# Should Lateral-thinking be done away with?

Recently, I answered one of the lateral-thinking puzzles here. I still believe that my answer was the best of the lot, although there were quite a few creative answers as well.I don't see how it is too broad.

The Lateral-thinking tag allows for creative answers, but till what extent? Most of the lateral-thinking puzzles are closed as too broad. We need to provide a benchmark on what should constitute a lateral-thinking puzzle or we should remove the tag once and for all.

# What should do with the lateral-thinking tag?

• "I don't see how it is too broad."? or you don't see how it's not too broad? Sep 13 '17 at 18:52
• Personally I say burninate it. Its a very broad tag which usually justs get people to think of many solutions making it too broad. Sep 13 '17 at 19:02
• Link to lateral-thinking (Ps., my ^vote here indicates agreement that the tag could use more discussion, not necessarily banishment, and agreement that Sid's answer was the best.)
– humn
Sep 13 '17 at 19:31

There is a real problem, but removing the tag is unlikely to help it

Sid observes that most questions tagged lateral-thinking are closed as too broad. Beastly Gerbil agrees: "Most get closed". This is true only if "most" means 22%, but it's certainly true that a lot of puzzles are really bad.

But will killing the tag actually make a difference to that? I don't think so. I think most makers of bad puzzles are (1) newcomers to Puzzling or (2) longer-standing Puzzling users who don't learn easily from their mistakes. See for yourself: take the list of lateral-thinking puzzles, look at the ones with poor scores, and see who's posting them. It's almost all people with very low rep -- new users and users who have never managed to post puzzles that the community likes much.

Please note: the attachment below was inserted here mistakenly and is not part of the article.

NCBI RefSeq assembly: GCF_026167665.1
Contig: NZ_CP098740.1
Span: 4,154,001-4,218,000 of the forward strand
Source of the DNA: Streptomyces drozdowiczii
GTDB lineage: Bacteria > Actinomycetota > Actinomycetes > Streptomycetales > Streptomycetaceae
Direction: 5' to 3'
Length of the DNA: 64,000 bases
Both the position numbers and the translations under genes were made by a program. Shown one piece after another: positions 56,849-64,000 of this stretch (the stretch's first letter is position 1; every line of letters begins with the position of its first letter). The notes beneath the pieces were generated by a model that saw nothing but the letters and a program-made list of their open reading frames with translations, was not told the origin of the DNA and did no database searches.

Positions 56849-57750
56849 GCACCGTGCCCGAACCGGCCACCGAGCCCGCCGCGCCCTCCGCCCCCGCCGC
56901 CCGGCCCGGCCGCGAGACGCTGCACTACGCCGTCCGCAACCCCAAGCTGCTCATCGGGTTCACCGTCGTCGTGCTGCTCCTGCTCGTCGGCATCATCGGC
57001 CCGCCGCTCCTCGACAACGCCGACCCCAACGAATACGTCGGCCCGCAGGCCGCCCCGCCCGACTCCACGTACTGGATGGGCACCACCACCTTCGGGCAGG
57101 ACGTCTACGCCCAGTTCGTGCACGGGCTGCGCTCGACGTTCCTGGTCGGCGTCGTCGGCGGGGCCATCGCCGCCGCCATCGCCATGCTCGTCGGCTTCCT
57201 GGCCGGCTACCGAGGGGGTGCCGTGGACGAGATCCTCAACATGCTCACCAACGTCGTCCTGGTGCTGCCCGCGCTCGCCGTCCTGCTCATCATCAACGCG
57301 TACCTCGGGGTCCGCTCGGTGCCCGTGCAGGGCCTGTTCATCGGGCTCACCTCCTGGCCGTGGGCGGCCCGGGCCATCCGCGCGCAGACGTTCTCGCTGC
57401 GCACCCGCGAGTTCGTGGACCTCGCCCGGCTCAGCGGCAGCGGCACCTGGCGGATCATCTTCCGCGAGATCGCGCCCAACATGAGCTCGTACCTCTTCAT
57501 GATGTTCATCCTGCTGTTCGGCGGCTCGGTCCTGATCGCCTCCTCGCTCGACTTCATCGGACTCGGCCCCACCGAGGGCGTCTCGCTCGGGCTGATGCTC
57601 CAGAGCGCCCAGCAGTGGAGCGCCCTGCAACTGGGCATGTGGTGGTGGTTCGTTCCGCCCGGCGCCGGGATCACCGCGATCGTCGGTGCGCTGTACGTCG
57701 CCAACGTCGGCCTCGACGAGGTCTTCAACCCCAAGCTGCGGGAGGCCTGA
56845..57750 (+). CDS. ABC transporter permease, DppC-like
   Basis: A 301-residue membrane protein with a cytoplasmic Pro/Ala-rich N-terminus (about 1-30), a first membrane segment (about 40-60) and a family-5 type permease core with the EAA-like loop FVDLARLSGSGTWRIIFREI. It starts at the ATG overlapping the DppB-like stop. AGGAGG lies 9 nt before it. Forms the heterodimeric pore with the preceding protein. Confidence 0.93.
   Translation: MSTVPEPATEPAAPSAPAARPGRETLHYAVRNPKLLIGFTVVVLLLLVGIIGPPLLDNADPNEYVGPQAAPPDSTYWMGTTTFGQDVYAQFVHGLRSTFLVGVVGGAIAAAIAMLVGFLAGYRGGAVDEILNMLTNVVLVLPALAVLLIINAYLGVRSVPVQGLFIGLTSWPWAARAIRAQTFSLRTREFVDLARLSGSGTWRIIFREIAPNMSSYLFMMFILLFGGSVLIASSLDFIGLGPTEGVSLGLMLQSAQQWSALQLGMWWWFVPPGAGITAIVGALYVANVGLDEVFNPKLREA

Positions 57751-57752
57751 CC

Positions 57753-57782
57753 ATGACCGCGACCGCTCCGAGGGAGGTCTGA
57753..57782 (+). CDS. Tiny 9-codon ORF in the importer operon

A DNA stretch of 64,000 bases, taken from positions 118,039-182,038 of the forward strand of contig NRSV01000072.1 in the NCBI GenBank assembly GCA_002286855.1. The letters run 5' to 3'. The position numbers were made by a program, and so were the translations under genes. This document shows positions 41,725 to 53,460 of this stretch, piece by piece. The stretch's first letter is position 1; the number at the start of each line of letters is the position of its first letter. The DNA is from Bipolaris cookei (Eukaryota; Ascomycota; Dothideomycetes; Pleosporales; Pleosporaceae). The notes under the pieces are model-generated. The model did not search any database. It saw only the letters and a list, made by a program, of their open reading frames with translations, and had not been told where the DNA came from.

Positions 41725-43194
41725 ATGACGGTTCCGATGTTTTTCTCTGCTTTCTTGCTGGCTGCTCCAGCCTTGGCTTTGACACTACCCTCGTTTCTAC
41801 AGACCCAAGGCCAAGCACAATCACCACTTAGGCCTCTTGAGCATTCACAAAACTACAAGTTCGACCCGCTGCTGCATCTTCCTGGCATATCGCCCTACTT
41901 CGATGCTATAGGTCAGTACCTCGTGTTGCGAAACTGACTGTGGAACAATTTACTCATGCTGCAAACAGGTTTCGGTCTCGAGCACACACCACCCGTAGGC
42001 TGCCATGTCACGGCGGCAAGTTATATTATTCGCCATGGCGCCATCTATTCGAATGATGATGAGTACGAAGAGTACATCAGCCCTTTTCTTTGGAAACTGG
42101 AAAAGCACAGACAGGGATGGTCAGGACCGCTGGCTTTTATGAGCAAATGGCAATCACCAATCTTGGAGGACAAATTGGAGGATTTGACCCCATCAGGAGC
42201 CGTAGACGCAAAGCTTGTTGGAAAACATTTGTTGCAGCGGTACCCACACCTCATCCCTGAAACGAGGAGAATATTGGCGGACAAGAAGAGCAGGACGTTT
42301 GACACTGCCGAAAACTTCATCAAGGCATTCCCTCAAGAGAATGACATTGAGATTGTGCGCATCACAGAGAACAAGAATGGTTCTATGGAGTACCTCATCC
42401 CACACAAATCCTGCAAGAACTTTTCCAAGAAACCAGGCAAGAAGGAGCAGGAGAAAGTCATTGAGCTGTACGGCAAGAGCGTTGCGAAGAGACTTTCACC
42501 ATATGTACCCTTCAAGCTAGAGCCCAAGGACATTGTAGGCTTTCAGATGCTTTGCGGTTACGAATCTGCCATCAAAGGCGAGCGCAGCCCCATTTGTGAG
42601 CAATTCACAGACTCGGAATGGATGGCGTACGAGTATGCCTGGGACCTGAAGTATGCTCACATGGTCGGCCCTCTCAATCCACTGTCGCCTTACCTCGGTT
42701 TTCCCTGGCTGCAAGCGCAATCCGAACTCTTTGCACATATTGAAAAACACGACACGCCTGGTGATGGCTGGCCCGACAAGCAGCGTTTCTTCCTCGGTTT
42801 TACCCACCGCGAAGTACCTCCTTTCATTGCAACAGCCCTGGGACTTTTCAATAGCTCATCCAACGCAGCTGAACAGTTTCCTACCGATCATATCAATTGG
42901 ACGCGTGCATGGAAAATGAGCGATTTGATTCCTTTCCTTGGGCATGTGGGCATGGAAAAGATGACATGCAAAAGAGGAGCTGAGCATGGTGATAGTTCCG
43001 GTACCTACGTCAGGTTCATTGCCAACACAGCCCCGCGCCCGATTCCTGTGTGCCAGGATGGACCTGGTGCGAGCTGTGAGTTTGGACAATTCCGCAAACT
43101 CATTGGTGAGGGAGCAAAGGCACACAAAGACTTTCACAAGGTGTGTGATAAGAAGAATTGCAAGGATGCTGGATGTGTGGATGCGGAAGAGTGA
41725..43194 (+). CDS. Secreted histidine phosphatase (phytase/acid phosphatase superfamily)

But those are exactly the people who will not refrain from posting this sort of puzzle merely because there isn't a tag for it, and who are not likely to be posting this sort of puzzle because they think the description of encourages it. I bet at least 90% of bad puzzles are from people who have never read the tag description, or at most have seen it in passing when they typed in the tag name having already written the puzzle.

Let's take a look. I'll go through the 50 latest puzzles, identify ones that (1) have been closed or (2) have negative net score, and see what there is to be seen.

Lateral Creative Question -- poster has 19 rep and no other questions; tag was added by someone else after it was posted.

Costing calculation -- poster has quite a bit of rep, but has posted many many questions with negative scores; tag was added by someone else after it was posted.

Figure out the missing card -- poster has posted 7 questions, all of which have negative scores and four of which have actually been deleted; in this case was put there by the questioner.

Five Apples from Moscow Puzzles -- poster has 13 rep and two questions, both on negative score; tag was added by someone else after the question was posted.

Reading in the dark, faster than light -- poster has quite a bit of rep (though lots of questions with negative score); tag was added by someone else after the question was posted.

Tell me the color of the wall behind you -- poster has 140 rep, 5 questions (3 negative, one 0 and deleted, one positive); tag is original.

The Peculiar and possibly impossible seating arrangement -- poster has 1 rep, two questions both on negative scores; tag is original; this is a bad puzzle but not for the usual too-broad reason but because it's easy and boring; its badness has nothing to do with its lateral-thinking-ness.

The 100 Point Maze -- poster has 4 rep and no other questions, tag was added by someone else.